Special Issue « New Outstanding Results over Land from the SMOS Mission »

Category : Data

from Amen Al-Yaari and Arnaud Mialon

Call for publications

Dear Colleagues,

Surface soil moisture (the water content in the first centimeters of soil) is an essential climate variable that plays an important role in land–atmosphere interactions. Soil moisture is widely used in improving climate model predictions/projections, weather forecasting, drought monitoring, rainfall estimations, etc.

Monitoring surface soil moisture at a global scale has recently become possible thanks to microwave remote sensing. SMOS (Soil Moisture and Ocean Salinity) was the first dedicated soil moisture mission that has been in orbit for eight years. The SMOS satellite was launched by the European Space Agency (ESA) in 2009, carrying on board a radiometer in the L-band frequency with a native spatial resolution of ~43 km. Since then, soil moisture and vegetation optical depth (VOD) have been retrieved from multi-angular brightness temperature observations relying mainly on a radiative transfer model.

This is a dedicated Special Issue on SMOS. We welcome studies on all subjects that are related to the SMOS satellite and its products.

Potential topics include, but are not limited to, the following:

  • the improvements in the soil moisture/VOD retrieval algorithms;
  • the evaluation/validation of the SMOS soil moisture and VOD products;
  • SMOS synergy with other remote sensing observations or models simulations;
  • SMOS soil moisture/VOD applications for agriculture, hydrology, etc.

Dr. Amen Al-Yaari
Dr. Arnaud Mialon
Guest Editors

Manuscript Submission Information

Manuscripts should be submitted online at www.mdpi.com by registering and logging in to this website. Once you are registered, click here to go to the submission form. Manuscripts can be submitted until the deadline. All papers will be peer-reviewed. Accepted papers will be published continuously in the journal (as soon as accepted) and will be listed together on the special issue website. Research articles, review articles as well as short communications are invited. For planned papers, a title and short abstract (about 100 words) can be sent to the Editorial Office for announcement on this website.

Submitted manuscripts should not have been published previously, nor be under consideration for publication elsewhere (except conference proceedings papers). All manuscripts are thoroughly refereed through a single-blind peer-review process. A guide for authors and other relevant information for submission of manuscripts is available on the Instructions for Authors page. Remote Sensing is an international peer-reviewed open access monthly journal published by MDPI.

Please visit the Instructions for Authors page before submitting a manuscript. The Article Processing Charge (APC) for publication in this open access journal is 1800 CHF (Swiss Francs). Submitted papers should be well formatted and use good English. Authors may use MDPI’s English editing service prior to publication or during author revisions.


L Band continuation workshop update

Category : Non classé

Just a few words to say that the L band continuation workshop is now well over. We are preparing some documents and most notably a white paper. We will also put on this blog a post summarising the main findings…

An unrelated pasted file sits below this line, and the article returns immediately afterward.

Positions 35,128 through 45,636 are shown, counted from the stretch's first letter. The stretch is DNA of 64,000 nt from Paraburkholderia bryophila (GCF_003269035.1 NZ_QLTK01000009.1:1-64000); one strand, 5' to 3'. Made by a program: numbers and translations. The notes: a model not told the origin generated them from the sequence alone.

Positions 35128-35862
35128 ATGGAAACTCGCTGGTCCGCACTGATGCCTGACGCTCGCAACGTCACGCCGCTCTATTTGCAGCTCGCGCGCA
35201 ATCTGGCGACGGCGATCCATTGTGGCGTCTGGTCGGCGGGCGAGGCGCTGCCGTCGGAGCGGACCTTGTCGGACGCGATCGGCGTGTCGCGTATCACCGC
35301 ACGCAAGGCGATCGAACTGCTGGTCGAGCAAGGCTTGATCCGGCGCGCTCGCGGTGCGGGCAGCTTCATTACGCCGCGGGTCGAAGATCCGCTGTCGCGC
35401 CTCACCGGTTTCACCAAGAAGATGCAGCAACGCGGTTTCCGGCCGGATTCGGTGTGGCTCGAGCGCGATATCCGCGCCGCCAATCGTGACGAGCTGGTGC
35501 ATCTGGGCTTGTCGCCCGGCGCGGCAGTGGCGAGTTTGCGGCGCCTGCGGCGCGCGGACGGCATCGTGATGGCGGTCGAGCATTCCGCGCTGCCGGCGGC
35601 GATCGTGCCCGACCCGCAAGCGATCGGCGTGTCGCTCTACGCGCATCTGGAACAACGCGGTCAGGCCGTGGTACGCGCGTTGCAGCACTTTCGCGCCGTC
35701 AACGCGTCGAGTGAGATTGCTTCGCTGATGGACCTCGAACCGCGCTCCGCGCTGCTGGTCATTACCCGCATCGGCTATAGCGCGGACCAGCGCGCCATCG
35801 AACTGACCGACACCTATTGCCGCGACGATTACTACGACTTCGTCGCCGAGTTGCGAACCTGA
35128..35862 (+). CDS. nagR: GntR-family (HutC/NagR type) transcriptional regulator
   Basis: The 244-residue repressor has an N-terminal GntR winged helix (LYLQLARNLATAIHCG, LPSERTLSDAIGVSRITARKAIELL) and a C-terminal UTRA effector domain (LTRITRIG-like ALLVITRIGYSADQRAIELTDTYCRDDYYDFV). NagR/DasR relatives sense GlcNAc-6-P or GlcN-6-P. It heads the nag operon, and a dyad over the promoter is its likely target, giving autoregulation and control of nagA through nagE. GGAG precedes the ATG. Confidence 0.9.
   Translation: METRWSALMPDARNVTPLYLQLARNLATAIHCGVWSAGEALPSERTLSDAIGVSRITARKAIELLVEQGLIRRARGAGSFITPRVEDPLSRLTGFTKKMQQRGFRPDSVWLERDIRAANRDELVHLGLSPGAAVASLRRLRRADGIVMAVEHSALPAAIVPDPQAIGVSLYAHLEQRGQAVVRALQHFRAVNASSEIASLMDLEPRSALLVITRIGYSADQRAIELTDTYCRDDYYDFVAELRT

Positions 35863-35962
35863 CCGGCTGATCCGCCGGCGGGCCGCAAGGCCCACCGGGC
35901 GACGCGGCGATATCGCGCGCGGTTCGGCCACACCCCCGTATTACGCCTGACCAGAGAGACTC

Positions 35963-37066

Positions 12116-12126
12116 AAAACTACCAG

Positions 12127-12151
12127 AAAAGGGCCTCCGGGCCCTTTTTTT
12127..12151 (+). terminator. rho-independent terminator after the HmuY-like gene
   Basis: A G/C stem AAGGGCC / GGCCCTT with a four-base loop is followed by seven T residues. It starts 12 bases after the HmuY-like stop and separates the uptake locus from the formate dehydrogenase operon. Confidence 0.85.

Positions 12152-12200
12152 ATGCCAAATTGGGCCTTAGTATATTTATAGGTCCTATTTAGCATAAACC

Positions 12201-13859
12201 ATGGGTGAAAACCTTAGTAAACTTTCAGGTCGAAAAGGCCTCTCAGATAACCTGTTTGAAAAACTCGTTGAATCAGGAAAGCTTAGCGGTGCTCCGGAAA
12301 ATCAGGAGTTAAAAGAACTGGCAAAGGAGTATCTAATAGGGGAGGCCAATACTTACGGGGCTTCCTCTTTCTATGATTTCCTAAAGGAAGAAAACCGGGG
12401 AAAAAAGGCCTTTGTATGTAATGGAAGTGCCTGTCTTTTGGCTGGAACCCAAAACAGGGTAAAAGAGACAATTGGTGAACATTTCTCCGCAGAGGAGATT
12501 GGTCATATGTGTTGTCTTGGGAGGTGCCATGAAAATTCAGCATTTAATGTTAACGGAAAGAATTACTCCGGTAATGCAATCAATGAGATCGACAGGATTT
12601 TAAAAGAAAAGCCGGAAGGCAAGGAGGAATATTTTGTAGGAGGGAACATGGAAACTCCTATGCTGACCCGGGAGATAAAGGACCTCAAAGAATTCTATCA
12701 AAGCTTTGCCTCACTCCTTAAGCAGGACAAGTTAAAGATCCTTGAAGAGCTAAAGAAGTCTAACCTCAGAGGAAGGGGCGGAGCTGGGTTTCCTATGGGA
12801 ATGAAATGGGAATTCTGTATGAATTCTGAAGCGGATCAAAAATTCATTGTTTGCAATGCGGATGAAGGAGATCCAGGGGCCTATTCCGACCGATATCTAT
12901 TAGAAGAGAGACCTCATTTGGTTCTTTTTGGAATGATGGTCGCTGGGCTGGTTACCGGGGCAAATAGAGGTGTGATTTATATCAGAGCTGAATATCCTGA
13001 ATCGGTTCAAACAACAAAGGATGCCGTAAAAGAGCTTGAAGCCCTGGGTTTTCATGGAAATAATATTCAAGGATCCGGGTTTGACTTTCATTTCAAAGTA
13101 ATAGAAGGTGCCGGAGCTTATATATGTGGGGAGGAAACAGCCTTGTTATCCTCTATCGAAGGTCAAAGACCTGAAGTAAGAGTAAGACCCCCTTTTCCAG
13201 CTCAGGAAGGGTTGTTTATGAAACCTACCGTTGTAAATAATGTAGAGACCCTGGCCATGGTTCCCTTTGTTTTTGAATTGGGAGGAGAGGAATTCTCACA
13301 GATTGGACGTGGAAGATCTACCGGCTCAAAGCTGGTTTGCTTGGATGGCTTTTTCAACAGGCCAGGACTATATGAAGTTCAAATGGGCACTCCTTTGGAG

L band continuation workshop for the last day (Pic by A. Al Bitar)

This last week several of us attended also the ESA/ECMWF workshop at ECMWF, complementing usefully the findings of the previous week.

So stay tuned!

L Band Continuation workshop is on at CESBIO

Category : Non classé

Hello all

The L band continuation workshop is currently underway at CESBIO the agenda is

Yesterday, the presentations and exchanges were put on line by Ahmad and can be seen here.

We will continue today…

Interesting stuff from Davos (Laret) (for once?!)

Category : Data, ground measurements

Davos is well known for some meetings taking place up there. But our Colleagues from WSL and Gamma Remote sensing are carrying out a very interesting experiment as detailed below by Mike and Reza!

Davos-Laret Remote Sensing Field Laboratory: Latest Results and Progress

Reza Naderpour and Mike Schwank

The Davos-Laret Remote Sensing Field Laboratory (Switzerland) was established in October 2016 as the only currently-operating Alpine test site dedicated to the development of novel retrieval approaches for the estimation of snow properties from passive/active microwave remote sensing data.


Caption: ELBARA in Davos-Laret: before winter (the wire mesh is visible on the ground) and when snow is present

The second winter campaign started on November 18, 2017 simultaneously with the publication of the first paper based on Winter 2016/17 campaign:

Naderpour, R.; Schwank, M.; Mätzler, C. Davos-Laret Remote Sensing Field Laboratory: 2016/2017 Winter Season L-Band Measurements Data-Processing and Analysis. Remote Sens. 20179, 1185.

Accessible here:

With two more upcoming papers, the research conducted in the Winter 2016/17 campaign has mainly investigated the retrieval of snow liquid water content from L-band radiometry as well as disturbing impacts of snow liquid water on the ground permittivity and snow density retrievals. Additionally, several data processing improvements, including a refined RFI mitigation approach, are suggested which can be of high interest to ELBARA users. See the PDF file for more information on the 2017/18 campaign and close-up details of the campaign practicalities!


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